CAMBRIDGE, MA.- Harvard University educated archaeologist and director of the Paleontological Research Corporation, Dr. Joel Klenck, surveyed and completed a preliminary analysis of two sites on Mount Ararat in Turkey discovered by a Kurdish guide, Ahmet Ertugrul. “The research areas are noteworthy”, states Klenck, “and comprise a large wood structure and cave with an archaeological assemblage that appears to be mostly from the Late Epipaleolithic Period.” These assemblages at other sites in the Near East have calibrated radiocarbon dates between 13,100 and 9,600 B.C.
Located at elevations above 4,200 meters on Mount Ararat and covered by layers of ice and stones, he states: “The wood structure shows various states of preservation and exhibits a wide array of plant materials including structures made of cypress and one room with a floor covered by chickpea seeds.” Klenck additionally notes, “I was most impressed by the artifactual assemblage, particularly four stone bowls, grinding or hammer stones, lithic cores and debitage.”
It also appears that the wood construction was visited in later periods. Ceramic bowls from Chalcolithic (5,800-3,000 B.C.) and Bronze Age (3,000-1,200 B.C.) periods were placed in or near the structure. He adds, “These artifacts most likely represent brief visits to the site during later periods since these bowls differ from the Epipaleolithic remains that comprise most of the assemblage.”
Klenck reports, “The surface scatter of the wood above the large structure is 121.1 meters in length and 23.8 meters in width. The construction is at least 5.2 meters deep and several measurements of the exterior walls exhibit angles moving inward toward the base of the edifice. Also, there are stair-like features that descend through the middle of the multi-storied structure and mortise-and-tenon construction.” He notes, “The structure is buried under tons of stones and ice and most of the edifice remains unexplored.”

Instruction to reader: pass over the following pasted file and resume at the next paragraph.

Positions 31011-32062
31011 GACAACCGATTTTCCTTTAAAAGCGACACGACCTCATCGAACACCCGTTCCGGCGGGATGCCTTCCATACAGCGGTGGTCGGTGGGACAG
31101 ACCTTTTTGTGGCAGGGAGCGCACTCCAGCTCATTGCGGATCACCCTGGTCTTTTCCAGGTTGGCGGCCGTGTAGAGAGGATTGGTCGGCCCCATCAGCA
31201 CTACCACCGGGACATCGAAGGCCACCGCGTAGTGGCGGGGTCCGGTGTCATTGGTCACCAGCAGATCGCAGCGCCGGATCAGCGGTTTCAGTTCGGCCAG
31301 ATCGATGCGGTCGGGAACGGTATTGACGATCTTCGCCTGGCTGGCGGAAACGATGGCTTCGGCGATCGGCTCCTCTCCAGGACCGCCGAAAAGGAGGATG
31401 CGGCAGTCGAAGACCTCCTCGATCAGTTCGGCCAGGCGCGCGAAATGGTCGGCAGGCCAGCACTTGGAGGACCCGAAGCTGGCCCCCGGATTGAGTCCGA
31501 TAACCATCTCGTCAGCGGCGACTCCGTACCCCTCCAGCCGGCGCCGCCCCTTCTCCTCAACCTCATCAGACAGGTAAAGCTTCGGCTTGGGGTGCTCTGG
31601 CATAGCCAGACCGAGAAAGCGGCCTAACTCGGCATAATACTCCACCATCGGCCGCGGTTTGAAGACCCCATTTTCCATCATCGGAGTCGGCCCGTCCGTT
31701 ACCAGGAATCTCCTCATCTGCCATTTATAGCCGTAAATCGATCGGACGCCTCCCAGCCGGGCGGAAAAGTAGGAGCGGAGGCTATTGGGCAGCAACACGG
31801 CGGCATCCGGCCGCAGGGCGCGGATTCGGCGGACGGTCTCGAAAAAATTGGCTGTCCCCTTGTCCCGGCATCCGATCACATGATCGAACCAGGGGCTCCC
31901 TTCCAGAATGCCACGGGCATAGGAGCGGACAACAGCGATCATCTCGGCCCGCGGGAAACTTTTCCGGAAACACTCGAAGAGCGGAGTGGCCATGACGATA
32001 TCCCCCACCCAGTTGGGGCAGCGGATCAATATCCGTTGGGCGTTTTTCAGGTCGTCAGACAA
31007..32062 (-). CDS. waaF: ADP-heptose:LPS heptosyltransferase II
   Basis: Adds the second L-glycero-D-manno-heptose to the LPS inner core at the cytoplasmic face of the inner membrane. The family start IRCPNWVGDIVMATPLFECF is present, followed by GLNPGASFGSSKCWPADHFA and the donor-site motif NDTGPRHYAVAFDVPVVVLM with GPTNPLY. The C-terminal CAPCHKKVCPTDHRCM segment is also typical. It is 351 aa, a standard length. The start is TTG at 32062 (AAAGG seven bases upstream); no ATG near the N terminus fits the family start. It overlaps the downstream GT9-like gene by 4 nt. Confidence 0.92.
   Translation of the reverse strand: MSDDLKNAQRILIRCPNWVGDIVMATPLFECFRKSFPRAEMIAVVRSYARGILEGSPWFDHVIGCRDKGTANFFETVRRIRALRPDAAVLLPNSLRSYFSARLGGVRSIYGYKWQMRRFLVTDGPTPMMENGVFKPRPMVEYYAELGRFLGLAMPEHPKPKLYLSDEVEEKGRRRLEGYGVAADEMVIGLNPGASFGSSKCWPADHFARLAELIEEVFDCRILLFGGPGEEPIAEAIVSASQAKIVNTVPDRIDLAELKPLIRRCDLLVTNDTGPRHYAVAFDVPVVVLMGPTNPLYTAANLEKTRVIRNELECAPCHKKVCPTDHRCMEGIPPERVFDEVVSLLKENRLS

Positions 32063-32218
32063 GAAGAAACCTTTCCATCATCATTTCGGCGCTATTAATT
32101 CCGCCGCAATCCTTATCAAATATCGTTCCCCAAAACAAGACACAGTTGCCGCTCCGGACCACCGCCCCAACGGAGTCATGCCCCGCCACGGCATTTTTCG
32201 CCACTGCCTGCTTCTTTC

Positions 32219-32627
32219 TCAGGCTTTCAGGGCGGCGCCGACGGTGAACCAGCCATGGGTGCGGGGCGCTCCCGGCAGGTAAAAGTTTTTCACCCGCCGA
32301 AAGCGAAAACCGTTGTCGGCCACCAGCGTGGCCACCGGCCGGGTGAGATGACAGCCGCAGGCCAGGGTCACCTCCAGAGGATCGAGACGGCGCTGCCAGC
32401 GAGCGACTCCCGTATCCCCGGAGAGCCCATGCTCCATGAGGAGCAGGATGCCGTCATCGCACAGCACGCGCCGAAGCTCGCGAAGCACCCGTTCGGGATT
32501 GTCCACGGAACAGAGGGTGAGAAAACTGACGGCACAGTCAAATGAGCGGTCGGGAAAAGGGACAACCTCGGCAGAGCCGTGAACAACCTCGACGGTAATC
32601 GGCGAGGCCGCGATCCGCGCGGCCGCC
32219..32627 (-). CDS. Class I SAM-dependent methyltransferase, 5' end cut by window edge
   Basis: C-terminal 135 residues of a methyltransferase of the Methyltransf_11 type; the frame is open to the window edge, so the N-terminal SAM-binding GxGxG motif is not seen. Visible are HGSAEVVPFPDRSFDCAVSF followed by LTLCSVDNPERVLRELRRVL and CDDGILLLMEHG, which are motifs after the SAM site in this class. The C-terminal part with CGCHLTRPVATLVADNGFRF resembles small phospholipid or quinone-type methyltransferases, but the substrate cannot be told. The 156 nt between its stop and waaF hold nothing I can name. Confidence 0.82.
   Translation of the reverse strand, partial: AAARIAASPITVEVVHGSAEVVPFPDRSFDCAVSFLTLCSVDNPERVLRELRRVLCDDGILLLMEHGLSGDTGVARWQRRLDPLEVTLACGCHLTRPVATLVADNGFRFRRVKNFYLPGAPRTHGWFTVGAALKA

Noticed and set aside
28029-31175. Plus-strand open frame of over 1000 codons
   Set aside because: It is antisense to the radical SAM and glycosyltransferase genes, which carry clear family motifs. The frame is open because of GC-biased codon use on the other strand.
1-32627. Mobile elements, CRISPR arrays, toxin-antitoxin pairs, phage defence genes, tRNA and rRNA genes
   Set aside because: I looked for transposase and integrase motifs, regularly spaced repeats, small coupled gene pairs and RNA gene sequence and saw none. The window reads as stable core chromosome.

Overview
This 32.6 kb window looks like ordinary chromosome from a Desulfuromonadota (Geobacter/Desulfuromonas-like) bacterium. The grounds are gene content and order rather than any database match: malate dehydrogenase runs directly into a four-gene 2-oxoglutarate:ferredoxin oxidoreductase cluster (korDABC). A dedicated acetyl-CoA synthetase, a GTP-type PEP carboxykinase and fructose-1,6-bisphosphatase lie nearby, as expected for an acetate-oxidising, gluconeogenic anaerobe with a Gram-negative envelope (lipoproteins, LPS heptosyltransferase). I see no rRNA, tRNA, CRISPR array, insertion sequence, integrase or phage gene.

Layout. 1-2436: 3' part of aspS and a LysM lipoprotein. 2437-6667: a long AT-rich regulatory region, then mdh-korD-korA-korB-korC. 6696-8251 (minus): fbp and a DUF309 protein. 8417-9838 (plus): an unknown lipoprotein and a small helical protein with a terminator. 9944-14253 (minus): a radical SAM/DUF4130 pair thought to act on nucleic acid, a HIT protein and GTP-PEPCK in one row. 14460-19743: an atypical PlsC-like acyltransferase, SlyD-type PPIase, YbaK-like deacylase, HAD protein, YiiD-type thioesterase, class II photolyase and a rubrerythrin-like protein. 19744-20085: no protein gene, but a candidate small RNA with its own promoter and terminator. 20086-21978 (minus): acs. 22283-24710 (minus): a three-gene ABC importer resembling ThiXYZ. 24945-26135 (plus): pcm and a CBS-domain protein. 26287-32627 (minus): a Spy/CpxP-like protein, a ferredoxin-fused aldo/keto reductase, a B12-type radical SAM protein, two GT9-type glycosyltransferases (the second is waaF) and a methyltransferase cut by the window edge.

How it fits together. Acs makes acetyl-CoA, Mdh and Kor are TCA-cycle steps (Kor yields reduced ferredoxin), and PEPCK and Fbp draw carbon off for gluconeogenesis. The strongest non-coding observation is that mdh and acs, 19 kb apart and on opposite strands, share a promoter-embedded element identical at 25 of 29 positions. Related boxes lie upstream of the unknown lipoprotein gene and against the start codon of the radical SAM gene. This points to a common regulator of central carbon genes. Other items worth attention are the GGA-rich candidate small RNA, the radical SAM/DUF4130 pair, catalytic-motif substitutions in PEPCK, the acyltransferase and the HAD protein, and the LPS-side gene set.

He also notes a nearby cave that was covered by soil, ice and stones exhibits artifacts similar to those in the large wood structure. Klenck states the cave site possesses botanical remains, flax fibers and cord, pieces of fabric, bone tools, wood artifacts, and vessels made of an organic material. He adds, “In the cave, all the bowls are made of an organic material, perhaps animal stomachs, and the flaps are folded over wood or bone collars.”
“These sites are important to archaeologists and conservators,” states Klenck, “particularly with regard to the preservation of wood and plant materials and the examination of architectural features.” The discoveries on Mount Ararat coincide with academic discussions on the transition between the Pleistocene and Holocene epochs during the Younger Dryas stadial (10,900-9,500 B.C.). Klenck concludes: “The Ararat sites are very special because of their preservation and unique insight into the prehistoric past.”